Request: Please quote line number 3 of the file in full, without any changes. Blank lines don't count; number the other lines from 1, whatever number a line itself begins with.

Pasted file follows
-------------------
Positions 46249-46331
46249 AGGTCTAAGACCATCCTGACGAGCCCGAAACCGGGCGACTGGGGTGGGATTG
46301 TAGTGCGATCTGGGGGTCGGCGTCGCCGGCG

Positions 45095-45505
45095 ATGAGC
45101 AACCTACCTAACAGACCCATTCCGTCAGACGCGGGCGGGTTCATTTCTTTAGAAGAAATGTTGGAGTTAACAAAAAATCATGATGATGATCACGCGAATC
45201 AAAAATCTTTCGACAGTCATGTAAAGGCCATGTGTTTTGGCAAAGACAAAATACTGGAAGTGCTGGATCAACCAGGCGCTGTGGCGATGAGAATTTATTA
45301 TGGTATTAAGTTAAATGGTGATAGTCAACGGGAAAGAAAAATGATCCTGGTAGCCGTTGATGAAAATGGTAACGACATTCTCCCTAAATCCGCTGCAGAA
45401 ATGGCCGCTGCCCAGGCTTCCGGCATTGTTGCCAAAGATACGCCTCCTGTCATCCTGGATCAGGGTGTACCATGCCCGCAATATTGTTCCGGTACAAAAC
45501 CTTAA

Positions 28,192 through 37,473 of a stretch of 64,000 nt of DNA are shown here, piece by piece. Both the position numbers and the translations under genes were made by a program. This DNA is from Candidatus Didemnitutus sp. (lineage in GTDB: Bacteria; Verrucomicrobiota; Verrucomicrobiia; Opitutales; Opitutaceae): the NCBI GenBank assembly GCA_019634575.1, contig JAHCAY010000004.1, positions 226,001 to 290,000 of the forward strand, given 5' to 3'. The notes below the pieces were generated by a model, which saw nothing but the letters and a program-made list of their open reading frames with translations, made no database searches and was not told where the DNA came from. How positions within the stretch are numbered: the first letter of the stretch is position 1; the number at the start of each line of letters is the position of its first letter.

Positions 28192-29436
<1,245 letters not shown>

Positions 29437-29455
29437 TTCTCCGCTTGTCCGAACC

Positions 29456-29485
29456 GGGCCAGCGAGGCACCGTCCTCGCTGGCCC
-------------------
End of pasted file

46301 TAGTGCGATCTGGGGGTCGGCGTCGCCGGCG